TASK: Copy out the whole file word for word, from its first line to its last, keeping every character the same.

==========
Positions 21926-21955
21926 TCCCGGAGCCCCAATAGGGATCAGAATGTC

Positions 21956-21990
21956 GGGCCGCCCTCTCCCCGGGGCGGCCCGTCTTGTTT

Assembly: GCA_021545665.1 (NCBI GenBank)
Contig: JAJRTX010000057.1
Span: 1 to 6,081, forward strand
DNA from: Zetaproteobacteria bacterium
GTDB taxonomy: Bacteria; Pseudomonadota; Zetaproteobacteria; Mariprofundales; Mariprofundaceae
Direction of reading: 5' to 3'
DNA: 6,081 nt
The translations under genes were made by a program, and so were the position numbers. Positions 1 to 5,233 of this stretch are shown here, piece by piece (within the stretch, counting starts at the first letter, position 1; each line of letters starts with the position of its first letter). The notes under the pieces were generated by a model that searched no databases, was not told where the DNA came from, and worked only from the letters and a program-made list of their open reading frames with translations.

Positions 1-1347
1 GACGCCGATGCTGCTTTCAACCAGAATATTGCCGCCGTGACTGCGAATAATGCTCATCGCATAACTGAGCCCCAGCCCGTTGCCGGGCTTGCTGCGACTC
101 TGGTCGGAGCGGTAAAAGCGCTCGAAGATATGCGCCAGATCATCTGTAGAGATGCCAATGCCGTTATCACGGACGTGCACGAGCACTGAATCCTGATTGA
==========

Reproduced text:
Positions 21926-21955
21926 TCCCGGAGCCCCAATAGGGATCAGAATGTC

Positions 21956-21990
21956 GGGCCGCCCTCTCCCCGGGGCGGCCCGTCTTGTTT

Assembly: GCA_021545665.1 (NCBI GenBank)
Contig: JAJRTX010000057.1
Span: 1 to 6,081, forward strand
DNA from: Zetaproteobacteria bacterium
GTDB taxonomy: Bacteria; Pseudomonadota; Zetaproteobacteria; Mariprofundales; Mariprofundaceae
Direction of reading: 5' to 3'
DNA: 6,081 nt
The translations under genes were made by a program, and so were the position numbers. Positions 1 to 5,233 of this stretch are shown here, piece by piece (within the stretch, counting starts at the first letter, position 1; each line of letters starts with the position of its first letter). The notes under the pieces were generated by a model that searched no databases, was not told where the DNA came from, and worked only from the letters and a program-made list of their open reading frames with translations.

Positions 1-1347
1 GACGCCGATGCTGCTTTCAACCAGAATATTGCCGCCGTGACTGCGAATAATGCTCATCGCATAACTGAGCCCCAGCCCGTTGCCGGGCTTGCTGCGACTC
101 TGGTCGGAGCGGTAAAAGCGCTCGAAGATATGCGCCAGATCATCTGTAGAGATGCCAATGCCGTTATCACGGACGTGCACGAGCACTGAATCCTGATTGA